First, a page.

Sean Fargo leads a guided meditation that invites us to explore the feeling of frustration. After calling to mind a situation that sparked mild frustration within us, we are guided in exploring that emotion – the thoughts and the physical sensations of it – with care and curiosity.
We can gently close the eyes or look downward to limit visual distractions. Maybe taking a deep breath or two. Feel what it's like to breathe deeply. Feeling the bottoms of our feet on the ground, pressure of our bodies on the seat.
Tuning into the natural rhythm of the inhale and exhale. Pause between the exhale and the inhale. Maybe sensing in the rise and fall of the belly.
New sensations unfolding. Can we meet them with open eyes, open awareness, open hearts? Ever changing sensations in the body as we breathe in and out. Each breath different. Each breath fresh.
Now shifting our awareness to a moment in our past in which we may have felt a little bit of annoyance or minor frustration with something or someone. A moment. It wasn't too intense, but it carried a little bit of frustration or some annoyance that was relatively short lived.
Maybe something with work or travel, something around the holidays. Something kind of minor, but still carried some frustration or annoyance. And just calling to mind what that situation was like. Where were you? What were you wearing? Remembering what was around you at the time?
How did that situation unfold? What were you expecting or hoping for? How did that situation unfold? Can you remember how that felt in that moment when you felt frustrated or annoyed? Can you feel that? Really allowing yourself to feel that anger.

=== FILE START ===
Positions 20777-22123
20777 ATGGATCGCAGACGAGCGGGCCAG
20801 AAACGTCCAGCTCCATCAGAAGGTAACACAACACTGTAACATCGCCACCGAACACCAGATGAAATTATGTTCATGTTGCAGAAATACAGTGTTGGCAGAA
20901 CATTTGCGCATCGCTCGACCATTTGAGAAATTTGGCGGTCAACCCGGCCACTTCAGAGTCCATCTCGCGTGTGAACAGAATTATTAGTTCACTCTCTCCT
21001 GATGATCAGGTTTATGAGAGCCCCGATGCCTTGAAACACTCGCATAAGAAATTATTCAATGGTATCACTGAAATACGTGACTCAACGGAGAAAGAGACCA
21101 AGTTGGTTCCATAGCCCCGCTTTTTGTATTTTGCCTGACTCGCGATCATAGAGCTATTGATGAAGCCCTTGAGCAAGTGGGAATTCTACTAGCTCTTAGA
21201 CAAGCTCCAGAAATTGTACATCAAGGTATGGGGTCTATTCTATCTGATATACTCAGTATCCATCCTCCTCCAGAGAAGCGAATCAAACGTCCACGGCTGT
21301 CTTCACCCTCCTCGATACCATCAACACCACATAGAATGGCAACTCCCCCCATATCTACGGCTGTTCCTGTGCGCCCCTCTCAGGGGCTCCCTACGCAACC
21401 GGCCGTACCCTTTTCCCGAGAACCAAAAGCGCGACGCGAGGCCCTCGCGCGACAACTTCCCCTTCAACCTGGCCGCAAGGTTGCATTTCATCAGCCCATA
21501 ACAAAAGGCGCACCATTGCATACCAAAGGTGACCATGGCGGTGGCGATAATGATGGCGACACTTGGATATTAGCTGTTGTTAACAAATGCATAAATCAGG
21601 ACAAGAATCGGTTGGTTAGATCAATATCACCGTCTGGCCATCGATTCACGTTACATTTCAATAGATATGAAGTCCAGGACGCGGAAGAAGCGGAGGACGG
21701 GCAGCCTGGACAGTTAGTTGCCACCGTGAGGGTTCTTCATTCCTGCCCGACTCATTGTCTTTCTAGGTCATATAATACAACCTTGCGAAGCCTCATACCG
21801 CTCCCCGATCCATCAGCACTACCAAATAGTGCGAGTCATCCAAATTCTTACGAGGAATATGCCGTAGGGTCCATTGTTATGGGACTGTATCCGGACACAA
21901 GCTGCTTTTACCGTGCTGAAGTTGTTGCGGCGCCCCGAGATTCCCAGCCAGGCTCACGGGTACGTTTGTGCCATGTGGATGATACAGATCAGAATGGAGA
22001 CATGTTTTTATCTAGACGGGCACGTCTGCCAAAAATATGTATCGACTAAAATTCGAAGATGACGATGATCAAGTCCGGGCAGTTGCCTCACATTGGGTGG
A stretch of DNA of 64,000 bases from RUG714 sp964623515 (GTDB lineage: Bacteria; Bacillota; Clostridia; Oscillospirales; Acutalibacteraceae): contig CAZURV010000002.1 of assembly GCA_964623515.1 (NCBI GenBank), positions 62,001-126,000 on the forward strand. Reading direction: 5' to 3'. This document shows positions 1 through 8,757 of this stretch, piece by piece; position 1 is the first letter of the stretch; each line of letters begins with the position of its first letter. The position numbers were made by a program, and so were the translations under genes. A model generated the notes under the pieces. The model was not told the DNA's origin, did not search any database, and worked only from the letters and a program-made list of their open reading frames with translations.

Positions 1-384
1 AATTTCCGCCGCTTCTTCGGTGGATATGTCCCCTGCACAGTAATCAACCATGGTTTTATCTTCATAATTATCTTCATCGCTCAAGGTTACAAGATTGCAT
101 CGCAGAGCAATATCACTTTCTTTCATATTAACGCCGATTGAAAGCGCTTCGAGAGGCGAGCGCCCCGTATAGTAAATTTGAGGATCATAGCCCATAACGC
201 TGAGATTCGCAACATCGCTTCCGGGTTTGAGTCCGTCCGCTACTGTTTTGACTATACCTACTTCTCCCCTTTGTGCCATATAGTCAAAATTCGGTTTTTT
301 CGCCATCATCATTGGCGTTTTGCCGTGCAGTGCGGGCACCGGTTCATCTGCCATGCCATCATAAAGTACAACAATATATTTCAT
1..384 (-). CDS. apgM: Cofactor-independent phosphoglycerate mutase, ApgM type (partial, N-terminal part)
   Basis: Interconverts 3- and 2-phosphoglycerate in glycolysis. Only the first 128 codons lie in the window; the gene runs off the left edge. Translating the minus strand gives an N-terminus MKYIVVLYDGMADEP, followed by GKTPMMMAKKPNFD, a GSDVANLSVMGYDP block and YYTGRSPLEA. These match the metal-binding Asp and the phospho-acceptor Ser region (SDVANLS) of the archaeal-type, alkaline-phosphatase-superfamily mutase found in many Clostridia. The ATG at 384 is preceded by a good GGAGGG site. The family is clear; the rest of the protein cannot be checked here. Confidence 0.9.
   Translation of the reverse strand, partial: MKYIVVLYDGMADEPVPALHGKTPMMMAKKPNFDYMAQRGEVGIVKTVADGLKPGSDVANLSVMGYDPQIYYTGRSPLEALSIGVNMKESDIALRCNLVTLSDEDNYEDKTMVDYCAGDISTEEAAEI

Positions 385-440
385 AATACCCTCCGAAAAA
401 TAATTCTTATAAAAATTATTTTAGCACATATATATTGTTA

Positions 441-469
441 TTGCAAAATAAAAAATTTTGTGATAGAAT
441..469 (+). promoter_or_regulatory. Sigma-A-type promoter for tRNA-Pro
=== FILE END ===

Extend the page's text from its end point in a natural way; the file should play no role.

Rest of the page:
Now, can you notice what this feeling is like in the body? Where is that frustration or annoyance in the body? Where are the predominant sensations? Can you be with those sensations, with curiosity and allowance?
Noticing whether we're judging this frustration or annoyance to be good or right, or that you should be feeling this way. Or, whether we're judging this emotion and frustration or annoyance to be bad or wrong, or that we shouldn't feel this way.
So just noticing any judgments and being curious about how it actually feels. This gentle awareness of how it just naturally feels in our body and in our full experience with this emotion. Offering ourselves this tender care, even in the midst of this emotion.
Offering ourselves this tender care because we're experiencing this emotion of frustration or annoyance. Not trying to feel different, not trying to push away the anger, not trying to exaggerate the anger.
Just meeting it as it is with this tender care and full allowance for it to be here, or for it to intensify or change, or maybe reveal something underneath the anger, like fear or sadness. Meeting whatever arises with this gentle awareness.
Noticing how the experience changes as we stay with it, as we allow it to do whatever it wants. Remembering it's natural to feel these emotions. It's a part of our common humanity, and there's nothing wrong with being human.
May we be with our humanity, with this embodied presence. Opening to our experience with less judgment and agenda. And may we more fully open to wonder and care and gratitude. Thank you for this moment. Thank you for these emotions. Thank you for this presence.
Noticing whatever predominant sensations there are now, around the heart or the head or the belly. What is here now? And may we bring the same quality tender awareness to more and more emotions as they arise.
With compassion, allowance and embodied presence. Maybe taking a couple of deep breaths or two, wiggling your fingers or toes, and slowly opening your eyes whenever you're ready.